The WD Black SN850 and the WD Black SN770

On top of that, you can also find it in a heatsink version and can turn on the Gaming Mode, which is largely a gimmick.

Name WD Black SN850 WD Black SN770
Capacity / Part Number2TB / WDS200T1X0E-00AFY0
1TB / WDS100T1X0E-00AFY0
500GB / DS500G1X0E-00AFY0
2TB / WDS200T3X0E
1TB / WDS100T3X0E
500GB / WDS500G3X0E
250GB / WDS250G3X0E
Form Factors M.2 2280 
(80mm x 22mm x 2.38mm)
M.2 2280 
(80mm x 22mm x 2.38mm)
Weight.27 oz (7.5g).2 oz (5.5g)
InterfacePCIe Gen 4 16GT/s, up to 4 Lanes
PCIe Gen 3 and Gen 2 compatible
PCIe Gen 4 16GT/s, up to 4 Lanes
PCIe Gen 3 and Gen 2 compatible
(Terabytes Written)
2TB: 1,200 TBW
1TB: 600 TBW
500GB: 300 TBW
2TB: 1,200 TBW
1TB: 600 TBW
500GB: 300 TBW
250GB: 200 TBW
Sequential Read
(up to)
2TB: 7,000MB/s
1TB: 7,000MB/s
500GB: 7,000MB/s
2TB: 5,150MB/s
1TB: 5,150MB/s
500GB: 5,000MB/s
250GB: 4,000MB/s
Sequential Write
(up to)
2TB: 5,100MB/s
1TB: 5,300MB/s
500GB: 4,100MB/s
2TB: 4,850MB/s
1TB: 4,900MB/s
500GB: 4,000MB/s
250GB: 2,000MB/s
Random Read:
(up to)
2TB: 1,000K IOPS
1TB: 1,000K IOPS
500GB: 810K IOPS
2TB: 650K IOPS
1TB: 740K IOPS
500GB: 460K IOPS
250GB: 240K IOPS
Random Write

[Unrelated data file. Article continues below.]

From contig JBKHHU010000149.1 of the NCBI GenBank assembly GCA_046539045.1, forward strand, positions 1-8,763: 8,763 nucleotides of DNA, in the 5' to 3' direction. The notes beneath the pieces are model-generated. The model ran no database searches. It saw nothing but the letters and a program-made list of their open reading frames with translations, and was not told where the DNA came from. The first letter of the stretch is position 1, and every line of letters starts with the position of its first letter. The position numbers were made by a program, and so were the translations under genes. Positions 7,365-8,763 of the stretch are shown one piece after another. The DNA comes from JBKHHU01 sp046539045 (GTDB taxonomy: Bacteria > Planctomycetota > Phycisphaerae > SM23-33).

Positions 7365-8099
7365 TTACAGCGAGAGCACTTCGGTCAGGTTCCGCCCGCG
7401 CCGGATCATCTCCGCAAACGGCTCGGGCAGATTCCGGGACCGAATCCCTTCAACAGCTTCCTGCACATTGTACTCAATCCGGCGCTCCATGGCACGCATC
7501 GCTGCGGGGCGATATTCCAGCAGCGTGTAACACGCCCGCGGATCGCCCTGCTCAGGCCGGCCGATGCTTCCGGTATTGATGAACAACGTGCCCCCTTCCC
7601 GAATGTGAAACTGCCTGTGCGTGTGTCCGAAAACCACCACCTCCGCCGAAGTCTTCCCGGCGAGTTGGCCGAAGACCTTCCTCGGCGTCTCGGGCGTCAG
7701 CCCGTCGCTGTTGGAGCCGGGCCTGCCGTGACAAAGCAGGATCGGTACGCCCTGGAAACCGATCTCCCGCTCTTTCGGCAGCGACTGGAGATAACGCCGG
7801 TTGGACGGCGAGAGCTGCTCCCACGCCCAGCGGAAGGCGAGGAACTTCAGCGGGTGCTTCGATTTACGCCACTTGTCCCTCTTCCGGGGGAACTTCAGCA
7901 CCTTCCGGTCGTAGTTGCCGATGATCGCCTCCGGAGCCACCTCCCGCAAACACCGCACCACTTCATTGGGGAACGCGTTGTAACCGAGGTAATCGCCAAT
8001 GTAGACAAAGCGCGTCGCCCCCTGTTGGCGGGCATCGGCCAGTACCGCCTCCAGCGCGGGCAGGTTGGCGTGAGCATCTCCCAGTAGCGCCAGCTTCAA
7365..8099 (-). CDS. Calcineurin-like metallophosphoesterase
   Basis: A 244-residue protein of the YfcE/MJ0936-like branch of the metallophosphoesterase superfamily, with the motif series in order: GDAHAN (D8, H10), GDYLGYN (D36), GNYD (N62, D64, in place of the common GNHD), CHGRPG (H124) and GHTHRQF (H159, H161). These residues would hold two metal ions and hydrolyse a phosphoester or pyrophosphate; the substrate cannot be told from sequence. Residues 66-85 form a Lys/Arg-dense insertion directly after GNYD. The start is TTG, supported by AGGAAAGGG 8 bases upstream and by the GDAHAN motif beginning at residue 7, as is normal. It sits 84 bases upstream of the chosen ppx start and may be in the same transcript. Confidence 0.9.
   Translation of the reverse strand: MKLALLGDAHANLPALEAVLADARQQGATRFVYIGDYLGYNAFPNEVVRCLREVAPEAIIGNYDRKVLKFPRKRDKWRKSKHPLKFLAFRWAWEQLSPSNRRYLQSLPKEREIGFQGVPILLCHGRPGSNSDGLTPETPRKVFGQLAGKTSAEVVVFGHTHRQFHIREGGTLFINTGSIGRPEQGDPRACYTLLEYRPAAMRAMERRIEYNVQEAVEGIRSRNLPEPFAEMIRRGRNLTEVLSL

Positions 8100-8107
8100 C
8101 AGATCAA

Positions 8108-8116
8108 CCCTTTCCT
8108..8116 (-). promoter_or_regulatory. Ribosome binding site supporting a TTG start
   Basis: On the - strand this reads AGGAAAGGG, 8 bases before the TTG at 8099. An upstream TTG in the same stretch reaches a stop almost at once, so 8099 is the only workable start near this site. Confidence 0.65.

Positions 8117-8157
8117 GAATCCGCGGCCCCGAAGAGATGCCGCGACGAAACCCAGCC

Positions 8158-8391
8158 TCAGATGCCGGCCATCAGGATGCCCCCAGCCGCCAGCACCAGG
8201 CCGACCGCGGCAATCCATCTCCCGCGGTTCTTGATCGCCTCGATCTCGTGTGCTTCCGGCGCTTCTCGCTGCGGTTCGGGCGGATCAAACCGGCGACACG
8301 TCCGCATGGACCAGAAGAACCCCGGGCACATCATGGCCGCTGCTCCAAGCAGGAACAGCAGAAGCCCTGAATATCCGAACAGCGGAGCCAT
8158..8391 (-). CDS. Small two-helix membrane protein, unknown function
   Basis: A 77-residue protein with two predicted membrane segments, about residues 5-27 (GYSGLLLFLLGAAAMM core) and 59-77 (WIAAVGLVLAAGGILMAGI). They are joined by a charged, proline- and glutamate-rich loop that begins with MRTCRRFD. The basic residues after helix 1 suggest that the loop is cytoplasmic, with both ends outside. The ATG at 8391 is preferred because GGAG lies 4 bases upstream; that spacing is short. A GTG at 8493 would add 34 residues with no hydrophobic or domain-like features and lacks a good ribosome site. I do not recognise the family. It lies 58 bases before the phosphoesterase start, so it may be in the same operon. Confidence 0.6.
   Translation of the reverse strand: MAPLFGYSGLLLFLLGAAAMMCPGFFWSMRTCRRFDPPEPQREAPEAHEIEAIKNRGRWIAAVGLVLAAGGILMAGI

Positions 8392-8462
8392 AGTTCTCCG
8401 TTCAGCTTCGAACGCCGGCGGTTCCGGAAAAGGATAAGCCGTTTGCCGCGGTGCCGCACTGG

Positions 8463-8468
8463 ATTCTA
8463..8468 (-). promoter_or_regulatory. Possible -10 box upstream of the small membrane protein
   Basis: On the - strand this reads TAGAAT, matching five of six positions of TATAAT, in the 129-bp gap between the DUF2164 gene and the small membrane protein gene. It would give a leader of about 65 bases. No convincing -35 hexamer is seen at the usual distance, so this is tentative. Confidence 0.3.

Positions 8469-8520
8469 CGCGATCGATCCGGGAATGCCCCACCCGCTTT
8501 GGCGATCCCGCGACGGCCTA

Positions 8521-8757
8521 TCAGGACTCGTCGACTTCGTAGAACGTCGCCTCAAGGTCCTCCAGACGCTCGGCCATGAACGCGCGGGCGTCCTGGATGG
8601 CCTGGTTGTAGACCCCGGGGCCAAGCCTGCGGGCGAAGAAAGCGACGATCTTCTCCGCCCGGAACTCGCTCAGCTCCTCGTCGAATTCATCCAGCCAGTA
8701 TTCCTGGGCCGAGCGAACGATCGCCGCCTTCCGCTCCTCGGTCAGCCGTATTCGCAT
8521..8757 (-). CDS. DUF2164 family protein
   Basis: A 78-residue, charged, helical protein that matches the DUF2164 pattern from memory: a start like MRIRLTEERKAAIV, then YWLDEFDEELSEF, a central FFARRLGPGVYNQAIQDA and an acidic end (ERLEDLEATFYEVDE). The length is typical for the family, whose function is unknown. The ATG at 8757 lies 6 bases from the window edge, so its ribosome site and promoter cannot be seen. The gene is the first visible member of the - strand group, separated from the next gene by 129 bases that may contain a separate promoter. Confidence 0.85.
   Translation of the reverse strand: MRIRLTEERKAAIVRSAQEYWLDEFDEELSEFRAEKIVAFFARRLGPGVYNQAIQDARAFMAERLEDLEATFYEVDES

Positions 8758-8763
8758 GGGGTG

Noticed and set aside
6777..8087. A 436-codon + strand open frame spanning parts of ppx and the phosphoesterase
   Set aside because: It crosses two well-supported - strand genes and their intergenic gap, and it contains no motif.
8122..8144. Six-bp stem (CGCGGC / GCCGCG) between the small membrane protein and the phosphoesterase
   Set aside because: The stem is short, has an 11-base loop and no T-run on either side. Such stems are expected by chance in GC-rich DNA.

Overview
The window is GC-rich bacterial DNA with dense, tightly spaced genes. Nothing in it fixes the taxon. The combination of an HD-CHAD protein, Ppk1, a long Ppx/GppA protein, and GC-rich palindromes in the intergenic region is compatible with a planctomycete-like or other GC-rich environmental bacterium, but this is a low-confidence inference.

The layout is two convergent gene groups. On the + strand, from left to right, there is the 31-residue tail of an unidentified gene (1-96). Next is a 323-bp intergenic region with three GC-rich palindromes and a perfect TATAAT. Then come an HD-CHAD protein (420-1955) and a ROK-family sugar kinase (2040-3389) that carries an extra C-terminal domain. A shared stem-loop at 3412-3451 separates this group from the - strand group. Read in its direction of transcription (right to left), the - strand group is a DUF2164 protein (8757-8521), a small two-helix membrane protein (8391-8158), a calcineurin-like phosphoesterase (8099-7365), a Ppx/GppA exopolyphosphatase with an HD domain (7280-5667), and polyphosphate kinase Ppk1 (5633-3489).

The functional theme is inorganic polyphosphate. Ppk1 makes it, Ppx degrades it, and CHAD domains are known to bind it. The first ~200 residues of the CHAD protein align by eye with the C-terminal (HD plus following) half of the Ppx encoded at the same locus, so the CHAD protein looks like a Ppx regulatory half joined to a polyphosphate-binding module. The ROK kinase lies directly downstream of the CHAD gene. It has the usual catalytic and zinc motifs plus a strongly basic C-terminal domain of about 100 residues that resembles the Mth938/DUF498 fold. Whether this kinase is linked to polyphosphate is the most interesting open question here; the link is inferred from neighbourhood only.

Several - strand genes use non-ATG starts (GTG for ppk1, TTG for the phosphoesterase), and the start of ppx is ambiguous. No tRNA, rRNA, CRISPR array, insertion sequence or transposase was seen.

(up to)
2TB: 710K IOPS
1TB: 720K IOPS
500GB: 680K IOPS
2TB: 800K IOPS
1TB: 800K IOPS
500GB: 800K IOPS
250GB: 470K IOPS
Warranty5 Years5 Years
Release DateFebruary, 2021February 2nd, 2022
US Pricing
(at launch)
500GB: $169.99
1TB: $249.99
2TB: $449.99
250GB: $49.99
500GB: $59.99
1TB: $109.99
2TB: $269.99
WD Black SN850 vs. SN770: Hardware specifications

WD Black SN850 vs. Samsung 980 Pro: Frill-free, standard endurance, but with screaming performance

Precisely like the case of the SN770, the SN850 has no meaningful features. This area is where WD's SSDs are behind those from Samsung.

The 980 Pro, for example, comes with lots of customization, including the ability to set aside a portion of the storage for Over Provisioning. On top of that, it features hardware encryption and other tools accessible via the Samsung Magician dashboard software.

The SN850 has none of that. It does come with dashboard software that helps with the firmware update, and that's about it.